Parent Plus loans continue to be a big problem. Not only are the consumers unable to pay the loans that were taken out for their children, they are continuing to not take advantage of plans that would allow them to pay less without hurting their credit.
Case in point: (As an aside, this client found me by googling “student loan nightmare”. Sad, but true.)
One client I met with this week received a statement from her FedLoan servicer that the amount due was now $542.88. On an income of $35,000 with a husband unable to work, our client simply could not afford that. When she called her servicer, she was informed that she did not qualify for income based repayment and her only option once she came off forbearance was to pay $542.88. But we can lower her payment by more than 50%! And once she retires, her payment can likely go to zero.
How can we do this? Her loans are eligible for a lower payment option if she changes her loan type to qualify. The repayment is estimated at $296 – but usually comes in $50 or even more dollars less. So her new payment can be more than 50% less – probably around 45%. And this plan will have debt forgiveness after 25 years of any unpaid principal or interest. If she were to pass away during that time, the loan would die with her. Finally, as she is now 55 years of age, once she retires, her likely payment will go to zero or close to it.
I have run into many people who are told by their servicers that there are no options to lower their payment which is simply incorrect. People unfortunately believe their servicers and think that they are representing their best interest. I’d like to reiterate that Navient, America’s largest servicer, who was sued by the CFPB earlier this year, released a statement in response to the lawsuit. Navient announced that there was “no expectation that the servicer will act in the interest of the borrower”. But yet their own website says otherwise.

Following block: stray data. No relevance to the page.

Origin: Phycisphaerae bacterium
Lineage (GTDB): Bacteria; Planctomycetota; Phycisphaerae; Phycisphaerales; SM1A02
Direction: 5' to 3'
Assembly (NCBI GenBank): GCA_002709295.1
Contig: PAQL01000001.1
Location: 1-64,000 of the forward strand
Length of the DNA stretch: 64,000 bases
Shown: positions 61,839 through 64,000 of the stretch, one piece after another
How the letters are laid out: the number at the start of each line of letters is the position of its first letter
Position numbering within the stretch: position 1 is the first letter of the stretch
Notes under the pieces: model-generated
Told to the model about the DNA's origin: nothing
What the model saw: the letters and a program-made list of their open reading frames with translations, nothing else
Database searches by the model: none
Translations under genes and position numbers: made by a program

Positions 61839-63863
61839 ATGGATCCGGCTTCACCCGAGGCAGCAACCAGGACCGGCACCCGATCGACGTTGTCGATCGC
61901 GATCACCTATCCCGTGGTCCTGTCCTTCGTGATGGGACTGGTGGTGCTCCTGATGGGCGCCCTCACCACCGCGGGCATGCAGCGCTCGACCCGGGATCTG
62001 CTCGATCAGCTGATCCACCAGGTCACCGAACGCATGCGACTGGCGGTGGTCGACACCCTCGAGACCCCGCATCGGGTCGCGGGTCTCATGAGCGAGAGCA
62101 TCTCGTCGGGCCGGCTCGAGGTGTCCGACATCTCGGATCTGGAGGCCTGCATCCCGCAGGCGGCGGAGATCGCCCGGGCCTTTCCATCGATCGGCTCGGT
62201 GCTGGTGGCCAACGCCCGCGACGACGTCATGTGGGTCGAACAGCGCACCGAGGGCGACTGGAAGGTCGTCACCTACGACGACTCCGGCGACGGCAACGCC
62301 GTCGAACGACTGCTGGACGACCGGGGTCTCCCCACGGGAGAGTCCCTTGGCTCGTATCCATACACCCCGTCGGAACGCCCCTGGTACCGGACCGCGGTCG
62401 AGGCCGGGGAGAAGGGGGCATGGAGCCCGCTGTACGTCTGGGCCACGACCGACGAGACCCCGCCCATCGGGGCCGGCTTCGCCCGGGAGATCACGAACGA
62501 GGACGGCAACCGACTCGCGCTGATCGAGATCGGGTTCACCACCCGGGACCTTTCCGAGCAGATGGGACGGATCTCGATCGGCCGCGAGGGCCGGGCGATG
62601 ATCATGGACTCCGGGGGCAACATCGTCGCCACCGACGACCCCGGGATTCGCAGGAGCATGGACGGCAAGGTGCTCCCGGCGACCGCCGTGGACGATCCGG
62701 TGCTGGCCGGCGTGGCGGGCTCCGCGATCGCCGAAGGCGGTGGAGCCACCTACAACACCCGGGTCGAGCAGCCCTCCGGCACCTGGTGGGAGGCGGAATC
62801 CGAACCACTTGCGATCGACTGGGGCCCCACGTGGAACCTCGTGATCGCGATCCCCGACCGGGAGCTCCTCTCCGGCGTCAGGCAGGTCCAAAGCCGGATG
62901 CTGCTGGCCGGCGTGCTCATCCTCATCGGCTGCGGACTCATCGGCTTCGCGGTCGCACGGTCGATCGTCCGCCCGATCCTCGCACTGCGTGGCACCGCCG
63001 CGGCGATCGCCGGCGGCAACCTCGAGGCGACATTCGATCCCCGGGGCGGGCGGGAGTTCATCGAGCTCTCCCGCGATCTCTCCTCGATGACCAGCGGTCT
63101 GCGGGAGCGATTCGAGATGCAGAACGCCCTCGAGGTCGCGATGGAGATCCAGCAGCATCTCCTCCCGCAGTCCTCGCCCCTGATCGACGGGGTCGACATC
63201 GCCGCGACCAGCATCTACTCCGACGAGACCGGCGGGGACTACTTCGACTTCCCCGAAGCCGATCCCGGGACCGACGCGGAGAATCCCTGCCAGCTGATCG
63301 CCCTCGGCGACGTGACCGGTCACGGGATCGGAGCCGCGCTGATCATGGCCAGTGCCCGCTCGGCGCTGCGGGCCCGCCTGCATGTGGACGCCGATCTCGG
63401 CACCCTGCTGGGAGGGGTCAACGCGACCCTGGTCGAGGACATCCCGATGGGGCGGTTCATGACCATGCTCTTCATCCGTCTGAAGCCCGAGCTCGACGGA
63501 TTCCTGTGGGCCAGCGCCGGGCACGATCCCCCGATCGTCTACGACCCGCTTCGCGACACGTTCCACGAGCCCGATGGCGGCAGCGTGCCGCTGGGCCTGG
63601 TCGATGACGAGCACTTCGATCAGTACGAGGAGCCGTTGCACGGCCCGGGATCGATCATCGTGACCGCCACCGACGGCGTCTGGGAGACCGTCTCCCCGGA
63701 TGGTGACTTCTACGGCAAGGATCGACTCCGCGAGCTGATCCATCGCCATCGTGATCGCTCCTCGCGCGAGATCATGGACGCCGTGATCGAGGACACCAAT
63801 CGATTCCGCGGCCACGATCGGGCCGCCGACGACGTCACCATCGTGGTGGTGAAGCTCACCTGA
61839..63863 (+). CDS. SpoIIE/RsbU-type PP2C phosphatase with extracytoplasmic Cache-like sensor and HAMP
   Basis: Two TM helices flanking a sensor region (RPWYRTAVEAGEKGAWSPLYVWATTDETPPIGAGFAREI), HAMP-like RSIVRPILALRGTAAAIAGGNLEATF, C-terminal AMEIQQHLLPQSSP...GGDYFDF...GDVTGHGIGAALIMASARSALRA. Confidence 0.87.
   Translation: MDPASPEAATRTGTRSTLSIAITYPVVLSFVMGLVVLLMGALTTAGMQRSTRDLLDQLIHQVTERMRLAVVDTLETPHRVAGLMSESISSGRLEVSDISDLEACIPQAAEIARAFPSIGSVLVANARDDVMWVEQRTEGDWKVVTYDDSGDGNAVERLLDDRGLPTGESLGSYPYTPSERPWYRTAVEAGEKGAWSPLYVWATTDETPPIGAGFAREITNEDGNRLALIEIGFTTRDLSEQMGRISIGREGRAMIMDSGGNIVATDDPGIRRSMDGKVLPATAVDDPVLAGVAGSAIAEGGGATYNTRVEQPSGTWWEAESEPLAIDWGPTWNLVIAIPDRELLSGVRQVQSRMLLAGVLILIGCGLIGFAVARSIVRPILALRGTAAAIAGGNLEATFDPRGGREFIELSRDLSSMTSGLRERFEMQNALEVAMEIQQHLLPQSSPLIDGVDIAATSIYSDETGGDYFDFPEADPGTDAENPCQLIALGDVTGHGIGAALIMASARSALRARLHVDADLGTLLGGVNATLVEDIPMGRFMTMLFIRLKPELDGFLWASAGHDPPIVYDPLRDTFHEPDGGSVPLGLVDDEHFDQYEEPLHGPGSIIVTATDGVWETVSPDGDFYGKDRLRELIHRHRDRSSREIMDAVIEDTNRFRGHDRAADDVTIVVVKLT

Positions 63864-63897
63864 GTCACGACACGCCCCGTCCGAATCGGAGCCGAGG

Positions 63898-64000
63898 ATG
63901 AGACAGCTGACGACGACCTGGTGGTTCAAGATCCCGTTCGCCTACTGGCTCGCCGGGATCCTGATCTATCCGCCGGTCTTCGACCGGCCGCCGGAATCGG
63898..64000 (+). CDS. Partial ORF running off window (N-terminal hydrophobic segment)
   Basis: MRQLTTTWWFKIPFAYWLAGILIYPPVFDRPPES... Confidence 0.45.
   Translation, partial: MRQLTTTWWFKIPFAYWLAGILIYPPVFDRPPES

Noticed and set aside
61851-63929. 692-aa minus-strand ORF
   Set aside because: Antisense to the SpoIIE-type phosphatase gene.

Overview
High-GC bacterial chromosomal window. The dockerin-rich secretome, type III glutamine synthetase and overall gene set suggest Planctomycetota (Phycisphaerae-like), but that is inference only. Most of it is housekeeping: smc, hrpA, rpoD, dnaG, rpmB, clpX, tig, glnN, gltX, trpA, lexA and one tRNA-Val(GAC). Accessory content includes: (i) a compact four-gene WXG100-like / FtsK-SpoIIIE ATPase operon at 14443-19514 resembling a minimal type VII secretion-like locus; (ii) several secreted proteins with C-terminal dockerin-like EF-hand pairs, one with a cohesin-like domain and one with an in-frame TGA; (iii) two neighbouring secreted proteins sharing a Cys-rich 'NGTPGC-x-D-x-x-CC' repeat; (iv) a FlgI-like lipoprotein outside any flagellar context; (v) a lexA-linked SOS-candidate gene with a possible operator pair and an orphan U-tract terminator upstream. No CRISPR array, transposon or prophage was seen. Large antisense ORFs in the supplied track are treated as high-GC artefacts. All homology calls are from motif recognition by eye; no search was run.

Don’t run the risk of defaulting on federal student loans and incurring the 25% collection fee upon default. Contact a student loan attorney to see what options may really exist.
An unusually high number of people are close to defaulting or are already in default. In all but five states, the proportion of older borrowers in delinquency has increased from 2012 to 2017 according to a new report “Older Consumers and Student Loan Debt by State“. A high number of complaints to the CFPB show that older borrowers who are repaying loans for their own education, co-signing loans for someone else’s education, or borrowing on their children’s behalf, may struggle to repay these loans while living on fixed incomes during retirement.
There are a number of income based programs and they are confusing as to which one applies in to a borrower’s circumstances. We have written about this previously in our blog and published article “Could Student Loan Debt Derail Your Retirement?” Please consult with someone knowledgeable to represent your interests to minimize the payments on student loan debt so you can afford to retire someday.